Dysautonomia (Autonomic Dysfunction, Familial Dysautonomia, Riley-Day Syndrome)
What is Dysautonomia?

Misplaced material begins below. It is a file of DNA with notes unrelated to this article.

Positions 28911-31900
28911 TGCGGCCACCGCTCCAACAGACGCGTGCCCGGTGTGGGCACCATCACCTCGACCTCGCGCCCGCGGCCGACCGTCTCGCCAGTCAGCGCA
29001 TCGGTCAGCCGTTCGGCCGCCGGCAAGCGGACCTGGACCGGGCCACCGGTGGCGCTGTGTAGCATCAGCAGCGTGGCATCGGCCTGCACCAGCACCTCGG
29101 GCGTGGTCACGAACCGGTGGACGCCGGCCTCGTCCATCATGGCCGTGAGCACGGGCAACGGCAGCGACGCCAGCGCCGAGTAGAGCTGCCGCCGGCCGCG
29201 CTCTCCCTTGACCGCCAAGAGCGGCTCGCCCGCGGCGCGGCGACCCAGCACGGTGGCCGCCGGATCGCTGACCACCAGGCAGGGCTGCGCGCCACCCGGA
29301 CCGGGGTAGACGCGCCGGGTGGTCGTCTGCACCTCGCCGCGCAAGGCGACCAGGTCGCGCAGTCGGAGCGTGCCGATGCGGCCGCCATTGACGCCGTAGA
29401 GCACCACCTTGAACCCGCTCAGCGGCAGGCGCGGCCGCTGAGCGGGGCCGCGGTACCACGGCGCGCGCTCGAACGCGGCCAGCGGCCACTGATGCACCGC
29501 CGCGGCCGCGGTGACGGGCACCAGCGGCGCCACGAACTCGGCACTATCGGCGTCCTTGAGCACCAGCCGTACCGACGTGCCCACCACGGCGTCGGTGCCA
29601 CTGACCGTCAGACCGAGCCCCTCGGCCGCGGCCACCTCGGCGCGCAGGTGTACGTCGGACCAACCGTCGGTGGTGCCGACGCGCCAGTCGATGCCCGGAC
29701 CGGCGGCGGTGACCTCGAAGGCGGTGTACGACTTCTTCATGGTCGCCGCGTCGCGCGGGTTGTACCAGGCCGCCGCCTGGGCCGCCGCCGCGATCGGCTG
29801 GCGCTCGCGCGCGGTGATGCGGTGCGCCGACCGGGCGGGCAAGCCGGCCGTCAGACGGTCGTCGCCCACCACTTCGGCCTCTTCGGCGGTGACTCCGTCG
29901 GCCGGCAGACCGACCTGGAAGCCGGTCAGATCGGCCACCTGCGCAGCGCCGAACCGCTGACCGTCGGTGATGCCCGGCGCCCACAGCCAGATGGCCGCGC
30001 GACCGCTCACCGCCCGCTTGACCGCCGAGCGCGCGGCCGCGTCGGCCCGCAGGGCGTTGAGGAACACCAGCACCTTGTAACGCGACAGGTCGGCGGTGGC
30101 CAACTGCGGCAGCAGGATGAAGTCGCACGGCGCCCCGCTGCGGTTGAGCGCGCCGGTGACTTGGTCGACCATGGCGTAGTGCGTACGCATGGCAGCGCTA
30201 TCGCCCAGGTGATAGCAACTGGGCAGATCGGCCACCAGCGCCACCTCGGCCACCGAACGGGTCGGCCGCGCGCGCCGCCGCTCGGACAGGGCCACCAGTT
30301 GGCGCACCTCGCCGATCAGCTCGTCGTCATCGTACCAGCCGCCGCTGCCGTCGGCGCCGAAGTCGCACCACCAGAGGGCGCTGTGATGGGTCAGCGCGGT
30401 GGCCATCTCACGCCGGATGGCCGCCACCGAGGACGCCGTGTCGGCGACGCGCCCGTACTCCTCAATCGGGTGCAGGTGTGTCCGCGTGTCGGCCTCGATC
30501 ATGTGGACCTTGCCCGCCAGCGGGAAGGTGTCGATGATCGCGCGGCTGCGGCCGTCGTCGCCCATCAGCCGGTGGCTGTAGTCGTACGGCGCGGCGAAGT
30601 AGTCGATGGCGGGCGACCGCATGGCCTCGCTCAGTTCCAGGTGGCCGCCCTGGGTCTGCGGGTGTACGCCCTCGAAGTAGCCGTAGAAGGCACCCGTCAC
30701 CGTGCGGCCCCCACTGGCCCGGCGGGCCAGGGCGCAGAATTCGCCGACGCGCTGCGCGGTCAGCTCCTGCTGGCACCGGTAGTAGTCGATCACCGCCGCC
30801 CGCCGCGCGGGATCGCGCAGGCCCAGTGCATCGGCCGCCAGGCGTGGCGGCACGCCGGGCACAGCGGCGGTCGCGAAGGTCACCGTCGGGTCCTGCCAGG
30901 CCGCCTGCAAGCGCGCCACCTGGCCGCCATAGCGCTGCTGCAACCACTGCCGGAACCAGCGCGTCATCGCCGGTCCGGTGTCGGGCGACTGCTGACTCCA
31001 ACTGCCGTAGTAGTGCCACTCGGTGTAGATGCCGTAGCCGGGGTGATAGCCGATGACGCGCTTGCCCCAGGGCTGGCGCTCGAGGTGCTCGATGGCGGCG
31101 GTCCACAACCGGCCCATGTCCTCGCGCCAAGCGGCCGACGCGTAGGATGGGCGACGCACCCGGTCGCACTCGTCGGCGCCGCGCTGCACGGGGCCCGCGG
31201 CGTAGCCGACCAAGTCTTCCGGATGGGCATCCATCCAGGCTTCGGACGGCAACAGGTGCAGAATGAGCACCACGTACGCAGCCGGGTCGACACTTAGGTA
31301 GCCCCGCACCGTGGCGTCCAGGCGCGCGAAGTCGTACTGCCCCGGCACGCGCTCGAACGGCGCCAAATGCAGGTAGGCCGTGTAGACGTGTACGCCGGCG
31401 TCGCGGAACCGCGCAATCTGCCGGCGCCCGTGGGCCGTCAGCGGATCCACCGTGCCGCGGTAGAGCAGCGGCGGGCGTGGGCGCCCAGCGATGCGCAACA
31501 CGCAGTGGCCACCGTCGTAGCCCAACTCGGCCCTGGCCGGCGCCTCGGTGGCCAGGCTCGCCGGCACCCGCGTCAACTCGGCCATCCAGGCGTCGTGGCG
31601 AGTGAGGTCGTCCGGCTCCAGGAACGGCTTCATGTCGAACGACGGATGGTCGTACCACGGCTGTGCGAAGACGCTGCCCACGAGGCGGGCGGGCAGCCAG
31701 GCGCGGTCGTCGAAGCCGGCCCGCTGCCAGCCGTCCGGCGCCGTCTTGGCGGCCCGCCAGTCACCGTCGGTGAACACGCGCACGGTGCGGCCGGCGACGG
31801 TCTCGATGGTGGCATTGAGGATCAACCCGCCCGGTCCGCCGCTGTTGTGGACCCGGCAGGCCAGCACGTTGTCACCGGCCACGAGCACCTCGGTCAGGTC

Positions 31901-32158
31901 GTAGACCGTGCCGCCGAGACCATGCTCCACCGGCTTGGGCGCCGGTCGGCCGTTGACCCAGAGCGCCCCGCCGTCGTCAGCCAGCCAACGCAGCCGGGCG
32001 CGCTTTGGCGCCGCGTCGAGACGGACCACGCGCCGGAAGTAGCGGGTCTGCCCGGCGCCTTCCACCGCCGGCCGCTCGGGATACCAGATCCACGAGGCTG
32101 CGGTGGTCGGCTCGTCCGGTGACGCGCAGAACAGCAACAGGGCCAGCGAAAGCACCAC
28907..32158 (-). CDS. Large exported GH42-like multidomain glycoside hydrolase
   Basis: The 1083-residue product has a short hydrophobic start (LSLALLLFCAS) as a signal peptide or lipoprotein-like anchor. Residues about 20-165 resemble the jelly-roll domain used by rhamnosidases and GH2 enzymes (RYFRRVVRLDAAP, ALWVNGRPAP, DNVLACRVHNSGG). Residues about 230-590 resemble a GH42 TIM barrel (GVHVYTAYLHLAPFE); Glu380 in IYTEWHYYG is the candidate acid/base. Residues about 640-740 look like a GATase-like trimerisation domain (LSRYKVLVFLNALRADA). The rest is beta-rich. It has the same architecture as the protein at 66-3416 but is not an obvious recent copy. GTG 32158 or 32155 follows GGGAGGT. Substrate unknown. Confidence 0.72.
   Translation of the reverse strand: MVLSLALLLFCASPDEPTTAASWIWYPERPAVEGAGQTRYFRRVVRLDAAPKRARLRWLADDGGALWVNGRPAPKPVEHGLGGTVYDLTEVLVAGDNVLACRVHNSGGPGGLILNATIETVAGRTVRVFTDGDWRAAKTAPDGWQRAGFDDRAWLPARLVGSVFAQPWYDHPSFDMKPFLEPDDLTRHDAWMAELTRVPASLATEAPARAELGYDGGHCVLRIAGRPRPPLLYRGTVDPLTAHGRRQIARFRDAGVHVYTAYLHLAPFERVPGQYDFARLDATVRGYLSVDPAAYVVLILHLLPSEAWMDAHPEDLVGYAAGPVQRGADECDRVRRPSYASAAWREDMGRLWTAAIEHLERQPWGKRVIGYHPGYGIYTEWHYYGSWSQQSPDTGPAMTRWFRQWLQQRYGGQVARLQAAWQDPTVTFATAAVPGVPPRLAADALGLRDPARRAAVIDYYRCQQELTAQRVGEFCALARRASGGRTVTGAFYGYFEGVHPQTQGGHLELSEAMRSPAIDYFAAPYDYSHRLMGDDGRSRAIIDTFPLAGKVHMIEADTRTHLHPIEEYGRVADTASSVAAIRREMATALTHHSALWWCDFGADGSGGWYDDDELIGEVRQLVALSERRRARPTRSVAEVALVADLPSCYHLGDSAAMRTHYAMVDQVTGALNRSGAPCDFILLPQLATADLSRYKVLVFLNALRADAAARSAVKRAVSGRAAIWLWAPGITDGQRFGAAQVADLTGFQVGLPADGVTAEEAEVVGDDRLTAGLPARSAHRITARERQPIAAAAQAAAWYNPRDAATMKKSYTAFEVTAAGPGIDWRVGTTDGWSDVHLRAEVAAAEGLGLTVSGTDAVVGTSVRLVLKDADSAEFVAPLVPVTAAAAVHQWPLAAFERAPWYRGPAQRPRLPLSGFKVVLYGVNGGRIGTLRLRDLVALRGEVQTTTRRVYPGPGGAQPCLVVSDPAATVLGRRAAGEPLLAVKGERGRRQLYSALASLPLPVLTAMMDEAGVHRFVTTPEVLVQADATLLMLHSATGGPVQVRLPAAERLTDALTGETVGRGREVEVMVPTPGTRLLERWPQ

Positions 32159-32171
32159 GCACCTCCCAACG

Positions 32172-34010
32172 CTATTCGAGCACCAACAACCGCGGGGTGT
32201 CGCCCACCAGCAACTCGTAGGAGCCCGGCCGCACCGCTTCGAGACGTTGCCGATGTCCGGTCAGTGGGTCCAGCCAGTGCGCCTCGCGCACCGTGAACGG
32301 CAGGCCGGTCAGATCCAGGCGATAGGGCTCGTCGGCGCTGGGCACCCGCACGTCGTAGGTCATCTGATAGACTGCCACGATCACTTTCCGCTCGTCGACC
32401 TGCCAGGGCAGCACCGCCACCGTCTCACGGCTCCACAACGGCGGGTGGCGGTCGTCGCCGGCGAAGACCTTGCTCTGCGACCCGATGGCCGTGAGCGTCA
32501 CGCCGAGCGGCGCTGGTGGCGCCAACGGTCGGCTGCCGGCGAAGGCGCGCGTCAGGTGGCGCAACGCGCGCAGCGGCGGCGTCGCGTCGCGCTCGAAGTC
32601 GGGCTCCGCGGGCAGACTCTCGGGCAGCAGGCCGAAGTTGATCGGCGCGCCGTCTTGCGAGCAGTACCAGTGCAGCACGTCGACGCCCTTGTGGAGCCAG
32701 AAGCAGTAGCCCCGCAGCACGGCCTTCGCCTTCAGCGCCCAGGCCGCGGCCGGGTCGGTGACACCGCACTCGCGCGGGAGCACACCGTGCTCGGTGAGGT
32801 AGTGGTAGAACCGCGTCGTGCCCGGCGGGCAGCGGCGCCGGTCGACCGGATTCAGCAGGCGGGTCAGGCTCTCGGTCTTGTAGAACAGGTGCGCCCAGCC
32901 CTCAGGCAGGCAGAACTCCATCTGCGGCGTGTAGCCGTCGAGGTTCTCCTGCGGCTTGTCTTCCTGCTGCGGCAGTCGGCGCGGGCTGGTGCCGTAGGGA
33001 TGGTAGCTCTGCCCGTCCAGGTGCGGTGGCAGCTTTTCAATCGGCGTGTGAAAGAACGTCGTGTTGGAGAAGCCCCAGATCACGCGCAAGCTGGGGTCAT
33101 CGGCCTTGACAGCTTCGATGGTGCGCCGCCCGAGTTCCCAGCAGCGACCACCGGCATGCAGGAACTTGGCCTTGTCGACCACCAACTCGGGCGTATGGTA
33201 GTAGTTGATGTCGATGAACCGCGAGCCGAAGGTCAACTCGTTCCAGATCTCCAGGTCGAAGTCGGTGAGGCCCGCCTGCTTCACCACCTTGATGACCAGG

Dysautonomia refers to a disorder of autonomic nervous system (ANS) function. Most physicians view dysautonomia in terms of failure of the sympathetic or parasympathetic components of the ANS, but dysautonomia involving excessive ANS activities also can occur. Dysautonomia can be local, as in reflex sympathetic dystrophy, or generalised, as in pure autonomic failure. It can be acute and reversible, as in Guillain-Barre syndrome, or chronic and progressive. Several common conditions such as diabetes and alcoholism can include dysautonomia. Dysautonomia also can occur as a primary condition or in association with degenerative neurological diseases such as Parkinson's disease. Other diseases with generalised, primary dysautonomia include multiple system atrophy and familial dysautonomia. Hallmarks of generalised dysautonomia due to sympathetic failure are impotence (in men) and a fall in blood pressure during standing (orthostatic hypotension). Excessive sympathetic activity can present as hypertension or a rapid pulse rate.